Covid related closure was not reasonable excuse
An employer appealed against penalties imposed for late RTI returns, but the period of lateness pre-dated the pandemic, so the FTT did not accept this was a special circumstance.
Cherwell Optical Limited [TC07852] is required to submit RTI returns as required by the Income Tax (PAYE) Regulations 2003 reg 67B, on or before making a relevant payment to an employee. Cherwell did not submit its RTI returns on time for the periods ending 5 June, 5 August, 5 September and 5 October 2019.
HMRC issued Cherwell with four penalties of £100 under FA 2009, sch 55, one for each failure to file the RTI return on time for the tax month.
Covid as a special circumstance
Cherwell initially appealed against HMRC’s decision to impose the penalties on the grounds that the company makes irregular payments to employees, one of whom is full time and one part-time/casual. It had been trading for ten years and had not previously incurred such penalties, and that the penalties placed an excessive burden on small businesses.
HMRC rejected that appeal in its review letter on 16 March 2020, just before the start of the first coronavirus lockdown on 23 March.
However, in its notice of appeal to the FTT on 14 April, Cherwell stated that it accepted HMRC’s review decision and was willing to pay the penalties, but it requested a reduction for special circumstances on the basis that the company was non-operational and in negative cash flow owing to the Covid-19 lockdown.
No reasonable excuse
There was no doubt that the four RTI returns were submitted late: HMRC’s computer records show that the RTI returns were submitted after the company’s employees were paid in each of the periods in question.
Cherwell had previously been charged penalties for the late submission of RTI returns, but HMRC had cancelled those penalties. HMRC also sent the company education letters in October 2016 and December 2017, which confirmed that the RTI return must be submitted on or before the day the employees are paid.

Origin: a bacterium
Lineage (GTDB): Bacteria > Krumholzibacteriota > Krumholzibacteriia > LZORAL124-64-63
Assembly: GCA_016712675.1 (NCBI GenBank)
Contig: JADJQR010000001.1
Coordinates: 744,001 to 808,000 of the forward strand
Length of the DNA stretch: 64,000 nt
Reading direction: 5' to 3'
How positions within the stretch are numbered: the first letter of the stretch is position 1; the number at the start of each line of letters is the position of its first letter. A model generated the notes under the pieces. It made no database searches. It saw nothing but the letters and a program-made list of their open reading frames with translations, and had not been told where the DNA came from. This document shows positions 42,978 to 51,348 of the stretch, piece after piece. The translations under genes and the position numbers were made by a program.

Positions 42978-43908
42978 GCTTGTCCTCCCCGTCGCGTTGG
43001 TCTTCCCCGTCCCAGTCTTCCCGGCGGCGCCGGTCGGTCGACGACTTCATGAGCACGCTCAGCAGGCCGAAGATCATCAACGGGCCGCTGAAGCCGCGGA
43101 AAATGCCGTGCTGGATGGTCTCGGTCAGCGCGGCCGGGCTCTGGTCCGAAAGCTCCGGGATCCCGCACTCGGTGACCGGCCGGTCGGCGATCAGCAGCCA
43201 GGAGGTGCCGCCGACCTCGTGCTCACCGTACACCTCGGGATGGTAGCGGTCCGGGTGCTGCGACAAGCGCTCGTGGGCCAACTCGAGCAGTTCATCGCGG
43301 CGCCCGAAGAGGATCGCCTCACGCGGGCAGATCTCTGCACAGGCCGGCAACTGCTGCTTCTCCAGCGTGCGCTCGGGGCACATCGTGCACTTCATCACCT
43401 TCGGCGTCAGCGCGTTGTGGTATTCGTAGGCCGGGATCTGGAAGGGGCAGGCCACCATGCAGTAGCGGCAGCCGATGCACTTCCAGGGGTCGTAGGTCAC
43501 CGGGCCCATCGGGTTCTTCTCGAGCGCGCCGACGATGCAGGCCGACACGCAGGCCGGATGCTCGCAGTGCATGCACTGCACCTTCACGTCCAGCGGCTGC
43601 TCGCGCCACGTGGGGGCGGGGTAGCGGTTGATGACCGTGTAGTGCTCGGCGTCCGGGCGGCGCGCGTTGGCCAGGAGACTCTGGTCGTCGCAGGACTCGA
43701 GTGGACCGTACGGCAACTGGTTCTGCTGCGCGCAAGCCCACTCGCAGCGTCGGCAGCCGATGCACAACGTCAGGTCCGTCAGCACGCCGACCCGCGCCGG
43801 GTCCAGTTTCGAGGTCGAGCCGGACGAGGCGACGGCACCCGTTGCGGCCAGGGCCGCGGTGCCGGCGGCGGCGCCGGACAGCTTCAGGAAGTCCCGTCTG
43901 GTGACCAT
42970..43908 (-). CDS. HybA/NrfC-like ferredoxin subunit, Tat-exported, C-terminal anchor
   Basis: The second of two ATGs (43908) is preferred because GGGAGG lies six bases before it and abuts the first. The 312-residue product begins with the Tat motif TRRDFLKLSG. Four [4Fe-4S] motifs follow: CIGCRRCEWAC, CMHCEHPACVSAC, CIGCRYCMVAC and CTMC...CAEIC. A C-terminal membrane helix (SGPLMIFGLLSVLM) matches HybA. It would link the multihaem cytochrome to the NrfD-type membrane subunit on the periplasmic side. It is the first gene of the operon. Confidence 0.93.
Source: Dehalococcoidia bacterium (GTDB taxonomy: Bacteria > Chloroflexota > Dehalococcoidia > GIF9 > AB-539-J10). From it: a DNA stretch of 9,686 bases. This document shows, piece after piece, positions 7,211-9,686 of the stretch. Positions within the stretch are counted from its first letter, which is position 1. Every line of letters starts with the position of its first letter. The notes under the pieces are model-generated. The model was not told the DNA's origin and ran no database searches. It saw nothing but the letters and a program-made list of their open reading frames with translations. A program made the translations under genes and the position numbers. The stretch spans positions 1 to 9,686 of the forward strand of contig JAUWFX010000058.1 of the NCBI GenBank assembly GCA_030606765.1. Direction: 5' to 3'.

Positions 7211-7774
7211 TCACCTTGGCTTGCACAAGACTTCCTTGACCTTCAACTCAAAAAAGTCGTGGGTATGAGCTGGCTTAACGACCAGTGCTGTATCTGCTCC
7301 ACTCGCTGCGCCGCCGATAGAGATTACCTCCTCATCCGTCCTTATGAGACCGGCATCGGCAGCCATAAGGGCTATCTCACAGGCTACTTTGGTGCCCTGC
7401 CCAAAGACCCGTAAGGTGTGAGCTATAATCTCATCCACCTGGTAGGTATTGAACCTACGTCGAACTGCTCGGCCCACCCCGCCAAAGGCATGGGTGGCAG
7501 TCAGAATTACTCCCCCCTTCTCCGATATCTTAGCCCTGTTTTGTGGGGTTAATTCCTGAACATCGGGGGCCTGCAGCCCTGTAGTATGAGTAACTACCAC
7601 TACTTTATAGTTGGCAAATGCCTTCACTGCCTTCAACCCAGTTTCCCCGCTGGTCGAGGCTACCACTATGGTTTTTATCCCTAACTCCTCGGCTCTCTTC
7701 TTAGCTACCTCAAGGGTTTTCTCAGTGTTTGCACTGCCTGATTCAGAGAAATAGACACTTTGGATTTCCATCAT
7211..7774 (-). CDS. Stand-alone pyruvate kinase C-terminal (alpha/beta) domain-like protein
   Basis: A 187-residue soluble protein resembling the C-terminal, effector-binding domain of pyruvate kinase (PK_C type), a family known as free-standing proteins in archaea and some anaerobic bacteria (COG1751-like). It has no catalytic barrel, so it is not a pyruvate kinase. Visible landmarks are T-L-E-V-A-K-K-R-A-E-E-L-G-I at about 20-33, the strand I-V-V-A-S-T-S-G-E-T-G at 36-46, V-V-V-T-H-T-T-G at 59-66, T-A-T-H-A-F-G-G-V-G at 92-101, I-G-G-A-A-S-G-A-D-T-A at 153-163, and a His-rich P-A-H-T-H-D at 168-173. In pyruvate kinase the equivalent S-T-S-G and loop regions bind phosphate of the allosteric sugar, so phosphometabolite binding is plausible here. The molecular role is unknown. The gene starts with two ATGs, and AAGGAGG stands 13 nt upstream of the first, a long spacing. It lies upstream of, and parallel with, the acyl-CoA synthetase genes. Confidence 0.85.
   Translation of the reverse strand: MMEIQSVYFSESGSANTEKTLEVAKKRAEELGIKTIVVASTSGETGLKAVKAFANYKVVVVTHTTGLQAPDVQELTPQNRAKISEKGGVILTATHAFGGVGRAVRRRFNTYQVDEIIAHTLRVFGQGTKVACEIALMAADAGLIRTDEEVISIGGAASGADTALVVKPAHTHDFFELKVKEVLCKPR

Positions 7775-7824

Following the previous defaults and the two education letters, the FTT found that Cherwell should have been aware of the correct process for submitting its RTI returns.
The FTT also pointed out that the company stated in its own notice of appeal that it accepted HMRC’s decision, and was willing to pay the penalties, which implied a concession from the company that it did not have a reasonable excuse. The FTT agreed and found there was no reasonable excuse.
No special circumstances
FA 2003 sch 55, para 16 gives HMRC the discretion to reduce a penalty charged under the schedule if it thinks it right to do so because of special circumstances.
There is no exact definition of special circumstances, but paragraph 16(2) specifically excludes:
ability to pay; or
the fact that a potential loss of revenue from one taxpayer is balanced by a potential over-payment by another
HMRC stated that a special reduction owing to the business’ closure as a result of the COVID-19 lockdown was not appropriate. This was because any consideration of special reduction should apply to the original penalties and the circumstances at the time that resulted in those failures, rather than recent events. Further, the ability to pay was specifically not a special circumstance.
The FTT may substitute HMRC’s decision on special reduction if the tribunal considers HMRC’s decision to be flawed. The FTT did not find a flaw in HMRC’s decision in this case, as it was within the range of reasonable decisions which HMRC could make.
The appeal was dismissed.
HMRC and the FTT made it clear that, while the impacts of COVID-19 did not give rise to special circumstances in this appeal, it may well be that the effects of COVID-19 could justify a special reduction in another case.
Taxpayers (including Cherwell) affected by COVID-19 and related restrictions can contact HMRC’S COVID-19 helpline either by phone on 0800 024 1222 or via webchat to discuss a possible deferment of payment.